Dubious quality but well intentioned.
Can you tell who inspired my athletes?
You may have been noticing people acting rather strangely this week. Why are that couple walking on the patch of grass next to the Tesco that leads no where? Why are those teenagers hanging around outside the church next to the surgery? Are there more families walking around together in the sun? And why are they all holding mobile phones in their hands
Fortunately, it seems nearly everyone knows the answer. My 60 year old parents, my eight year old nephew, the practice manager and and the patients all know.
They are all playing Pokemon Go.
A new and addictive mobile game which has taken the world by storm. It is giving us all one of those rare shared cultural moments when everyone, young and old, have something in common to talk about.
Pokemon Go has had more active users than Twitter, and replaced “porn” as the most searched term on Google, this week.
A patient told me about Pokemon Go in clinic this Tuesday. “My autistic son wanted to get up and go out of the house. He never wants to do that.”
Interestingly, Pokemon Go is also receiving praise for having a positive impact on people’s mental and physical health.
So what is Pokemon Go and why am I excited?
Sometimes you need to communicate a crucial point. To instruct individuals or a team to do something important. To encourage a trainee or team member to change a negative behaviour. It may be vitally important to a patient’s health or the success of your organisation. Fortunately medical training has prepared us well.
We know what to do. Present them with the facts. Support the message with data, graphs, risk ratios, tables and diagrams. This will help. Describe the options and the outcomes. Allow questions. Agree a course of action. Check understanding. Arrange to review progress.
People will then do what is best for themselves, society, or in the case of staff, the practice. Lose weight, complete the QOF prompts. They’ll be responsive to a logical case well made and do the right thing. Won’t they?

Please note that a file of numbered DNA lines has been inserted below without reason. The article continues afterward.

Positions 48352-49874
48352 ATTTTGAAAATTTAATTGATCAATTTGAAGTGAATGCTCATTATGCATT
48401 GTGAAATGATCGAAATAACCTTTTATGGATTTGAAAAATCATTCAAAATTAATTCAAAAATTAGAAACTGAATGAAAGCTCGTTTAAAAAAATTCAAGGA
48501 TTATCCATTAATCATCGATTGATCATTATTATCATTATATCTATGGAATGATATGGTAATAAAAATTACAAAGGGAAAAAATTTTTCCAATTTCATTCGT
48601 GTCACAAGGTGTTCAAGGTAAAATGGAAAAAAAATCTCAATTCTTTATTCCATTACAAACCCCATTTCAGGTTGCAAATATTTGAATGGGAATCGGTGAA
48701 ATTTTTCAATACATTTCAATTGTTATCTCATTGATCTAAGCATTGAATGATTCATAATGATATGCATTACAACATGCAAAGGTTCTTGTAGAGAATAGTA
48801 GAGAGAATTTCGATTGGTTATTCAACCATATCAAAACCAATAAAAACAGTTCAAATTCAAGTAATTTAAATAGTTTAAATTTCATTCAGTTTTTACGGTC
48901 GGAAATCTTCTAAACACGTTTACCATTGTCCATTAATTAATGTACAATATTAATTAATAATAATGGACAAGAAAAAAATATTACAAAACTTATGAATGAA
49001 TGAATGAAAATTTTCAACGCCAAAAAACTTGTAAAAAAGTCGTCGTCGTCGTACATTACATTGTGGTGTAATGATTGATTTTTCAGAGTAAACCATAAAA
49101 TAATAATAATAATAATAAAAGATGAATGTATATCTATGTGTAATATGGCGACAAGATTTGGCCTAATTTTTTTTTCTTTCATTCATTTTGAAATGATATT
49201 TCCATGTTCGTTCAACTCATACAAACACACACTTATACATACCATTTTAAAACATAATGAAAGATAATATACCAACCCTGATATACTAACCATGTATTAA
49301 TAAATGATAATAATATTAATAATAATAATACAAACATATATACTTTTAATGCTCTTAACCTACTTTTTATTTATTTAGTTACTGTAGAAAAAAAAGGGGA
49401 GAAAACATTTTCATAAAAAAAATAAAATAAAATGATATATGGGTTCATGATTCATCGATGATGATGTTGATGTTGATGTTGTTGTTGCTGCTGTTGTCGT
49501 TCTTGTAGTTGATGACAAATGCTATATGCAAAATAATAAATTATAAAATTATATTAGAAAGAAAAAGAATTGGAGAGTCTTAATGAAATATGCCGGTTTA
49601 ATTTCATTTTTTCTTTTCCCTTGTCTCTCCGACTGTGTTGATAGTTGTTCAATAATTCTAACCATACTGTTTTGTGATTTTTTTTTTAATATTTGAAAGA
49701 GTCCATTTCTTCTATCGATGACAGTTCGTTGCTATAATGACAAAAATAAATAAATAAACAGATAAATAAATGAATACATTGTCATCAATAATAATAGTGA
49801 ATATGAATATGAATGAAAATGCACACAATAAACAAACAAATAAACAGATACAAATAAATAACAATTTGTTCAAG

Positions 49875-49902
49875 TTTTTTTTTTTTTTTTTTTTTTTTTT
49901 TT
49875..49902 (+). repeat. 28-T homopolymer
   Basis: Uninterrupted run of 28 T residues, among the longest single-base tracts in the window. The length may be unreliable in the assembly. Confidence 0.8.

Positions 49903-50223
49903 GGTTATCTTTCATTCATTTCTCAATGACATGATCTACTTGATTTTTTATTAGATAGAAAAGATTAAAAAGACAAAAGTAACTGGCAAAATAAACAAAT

All too often, I find that, they don’t.
You will all recognise this story.
Tom is a smoker and we want to convince him to stop. We tell Tom that smoking kills 96,000 people a year in the UK, will shorten your life by an average of 10 years and that 80% of lung cancers are caused by smoking. The list of impacts and risks goes on. The logical case for stopping smoking is overwhelming. But, Tom had a friend… Bill. He smoked for 50 years and was fine. Until he stopped smoking. Since he stopped he had never coughed so much. He developed “heart trouble”, deteriorated and died. Bill always said that it was when he stopped smoking that his health started to go down hill.
“No doctor, I don’t want to stop smoking. It’s not worth the risk.”
Patients like Tom often show us the power of anecdotes and stories, and that they can be more compelling than the clearest of figures and facts.
It seems that many medics are missing a trick when communicating, motivating and leading. The use of stories and narrative are a great tool, and many professionals with technical and scientific backgrounds can under appreciate their impact.
Ask Practice Managers and GP Partners to list the challenges currently facing their practices and GP recruitment will poll high on the list.
Practices are facing a perfect storm of factors making it difficult to find and keep salaried and partner colleagues. Senior GPs are making an early dash for the exit and juniors are looking to other specialities or to more work-life balance friendly overseas or locum roles.
The issues almost roll off the tongue. Pension caps, insurmountable workloads, business uncertainty and risk, premises issues, increasing patient demands, more regulation, higher indemnity costs, the recent GP bashing mood of the media, and active recruitment by sunnier parts of the world. It’s enough to make even the most dedicated partner consider their position.
In many areas, even finding locum GP cover means using expensive agencies to find someone to drive across counties to the practice. It is not unusual for vacant sessions to go unfilled adding to the pressure on remaining staff.
Fresh thinking and innovation can throw up novel ideas and solutions to complex problems and turbulent times.
In 1439 Johannes Gutenberg combined the wine press and the coin punch to create movable type and the printing press. He revolutionised the world.
In March this year the the RCGP Vale of Trent Faculty applied an innovative idea to the problem of GP recruitment and retention in the East Midlands. Perhaps not quite in the same league as the printing press, but exciting none the less.
The worlds of speed dating and GP recruitment, together at last!